A view of the Mt. Ashland Ski Area on the morning of November 10

Mt. Ashland Ski Area encouraged by recent snowfall

A view of the Mt. Ashland Ski Area on the morning of November 10

ASHLAND, Ore. – Southern Oregon’s only ski area may be on track for a mid-December opening.

After recent snowstorms, the Mt. Ashland Ski Area is hopeful that lifts can start running on December 10.

The Mt. Ashland Ski Area posted the following statement on Facebook Wednesday afternoon:

It’s beginning to look a lot like our favorite time of year! A snowy update and science lesson from our Mountain Operations Team:
We received 5” of new snow in the past 24hr. That makes it 10” total for the last two storm pulses. Our total snowpack at our lower mountain snow stake is 20”.
This early season snowpack on Mt Ashland is one of the best that we have had in a while.
The weather that we received came from the Southeast. The trails are starting to build a decent base. The eastern sides of our slopes have from 12” to 24” of coverage and the west sides of our trails have about 12” to 16” of dense powder. The difference in coverage is the result of snowfall, wind, trees, and sun. Since the snow and wind came from the East, the trees on the Eastern side of our trails acted like a snow fence and provided deeper deposition than on the West side of our trails. The shade afforded by these trees also keeps the temperature down on the Eastern sides of the trails, this makes for better powder and less settling. The lack of shade on the Western sides of our trails also contributes to a warmer and heavier snowpack in these areas. This also accelerates the settling of the snowpack. The new snow will settle and compact, this will provide a good base for the next snowfall, very encouraging for our projected December 10th opening.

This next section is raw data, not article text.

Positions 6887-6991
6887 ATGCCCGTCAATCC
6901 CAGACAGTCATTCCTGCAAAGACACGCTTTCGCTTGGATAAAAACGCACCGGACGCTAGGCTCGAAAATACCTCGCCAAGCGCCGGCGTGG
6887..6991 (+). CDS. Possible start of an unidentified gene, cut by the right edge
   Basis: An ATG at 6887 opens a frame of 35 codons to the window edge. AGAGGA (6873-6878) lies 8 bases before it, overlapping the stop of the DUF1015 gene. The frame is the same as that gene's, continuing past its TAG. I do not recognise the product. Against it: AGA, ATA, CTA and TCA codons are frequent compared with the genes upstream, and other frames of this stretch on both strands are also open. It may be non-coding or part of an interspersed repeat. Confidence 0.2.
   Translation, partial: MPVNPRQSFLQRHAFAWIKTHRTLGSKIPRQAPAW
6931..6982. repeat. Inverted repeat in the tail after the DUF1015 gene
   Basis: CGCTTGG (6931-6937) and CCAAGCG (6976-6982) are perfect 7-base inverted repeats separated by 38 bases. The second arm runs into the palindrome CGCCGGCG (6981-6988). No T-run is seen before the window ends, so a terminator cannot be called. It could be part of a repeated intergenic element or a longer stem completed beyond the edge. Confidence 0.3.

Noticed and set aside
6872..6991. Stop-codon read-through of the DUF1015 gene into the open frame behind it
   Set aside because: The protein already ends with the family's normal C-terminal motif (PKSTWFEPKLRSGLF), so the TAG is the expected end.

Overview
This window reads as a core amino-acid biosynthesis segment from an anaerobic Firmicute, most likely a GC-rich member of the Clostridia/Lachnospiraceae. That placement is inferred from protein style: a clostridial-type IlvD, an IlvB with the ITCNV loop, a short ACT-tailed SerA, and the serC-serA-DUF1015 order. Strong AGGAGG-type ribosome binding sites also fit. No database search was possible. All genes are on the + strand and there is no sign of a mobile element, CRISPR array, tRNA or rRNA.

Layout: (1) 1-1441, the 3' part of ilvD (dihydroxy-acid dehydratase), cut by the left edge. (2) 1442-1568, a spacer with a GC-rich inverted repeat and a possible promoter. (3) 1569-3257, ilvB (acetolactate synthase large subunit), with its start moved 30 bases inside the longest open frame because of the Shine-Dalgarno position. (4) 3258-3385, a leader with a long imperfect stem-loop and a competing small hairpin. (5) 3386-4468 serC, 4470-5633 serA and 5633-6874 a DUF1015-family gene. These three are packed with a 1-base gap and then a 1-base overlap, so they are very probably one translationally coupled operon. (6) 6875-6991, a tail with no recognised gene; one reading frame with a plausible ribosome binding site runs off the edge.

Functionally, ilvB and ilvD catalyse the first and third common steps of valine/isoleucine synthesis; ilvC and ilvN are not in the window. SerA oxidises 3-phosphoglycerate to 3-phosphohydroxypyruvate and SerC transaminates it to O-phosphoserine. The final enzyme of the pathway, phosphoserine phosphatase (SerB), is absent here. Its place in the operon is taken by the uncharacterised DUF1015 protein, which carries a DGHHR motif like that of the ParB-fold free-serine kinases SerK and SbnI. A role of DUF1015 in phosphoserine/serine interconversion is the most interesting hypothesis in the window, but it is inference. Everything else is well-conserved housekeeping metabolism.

Please remember that an early season snowpack can hide obstacles like small trees and rocks. Mt Ashland is not operational; you are on your own if you choose to skin up and bag some turns. There are no patrol services. Ski with a partner and let someone know where you are. Use good judgement when selecting a slope to ride.

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